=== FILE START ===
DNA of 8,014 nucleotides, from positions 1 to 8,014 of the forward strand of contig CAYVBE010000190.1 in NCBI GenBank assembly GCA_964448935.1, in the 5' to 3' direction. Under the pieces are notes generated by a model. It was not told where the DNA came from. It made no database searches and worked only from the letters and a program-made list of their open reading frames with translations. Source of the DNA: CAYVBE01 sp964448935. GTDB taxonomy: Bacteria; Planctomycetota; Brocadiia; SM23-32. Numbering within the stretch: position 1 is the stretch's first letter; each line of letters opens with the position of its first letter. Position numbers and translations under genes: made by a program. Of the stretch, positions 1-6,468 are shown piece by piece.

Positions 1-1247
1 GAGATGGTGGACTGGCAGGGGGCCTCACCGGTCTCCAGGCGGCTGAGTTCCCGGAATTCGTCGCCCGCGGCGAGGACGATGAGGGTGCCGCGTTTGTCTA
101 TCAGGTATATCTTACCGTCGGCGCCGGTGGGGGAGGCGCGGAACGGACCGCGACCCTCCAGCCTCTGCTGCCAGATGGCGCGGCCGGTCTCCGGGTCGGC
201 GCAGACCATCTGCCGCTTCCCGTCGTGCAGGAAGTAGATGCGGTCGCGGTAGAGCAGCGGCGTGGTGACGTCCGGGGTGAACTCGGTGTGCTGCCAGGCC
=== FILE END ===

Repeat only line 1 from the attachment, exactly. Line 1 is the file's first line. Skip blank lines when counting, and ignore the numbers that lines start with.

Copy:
DNA of 8,014 nucleotides, from positions 1 to 8,014 of the forward strand of contig CAYVBE010000190.1 in NCBI GenBank assembly GCA_964448935.1, in the 5' to 3' direction. Under the pieces are notes generated by a model. It was not told where the DNA came from. It made no database searches and worked only from the letters and a program-made list of their open reading frames with translations. Source of the DNA: CAYVBE01 sp964448935. GTDB taxonomy: Bacteria; Planctomycetota; Brocadiia; SM23-32. Numbering within the stretch: position 1 is the stretch's first letter; each line of letters opens with the position of its first letter. Position numbers and translations under genes: made by a program. Of the stretch, positions 1-6,468 are shown piece by piece.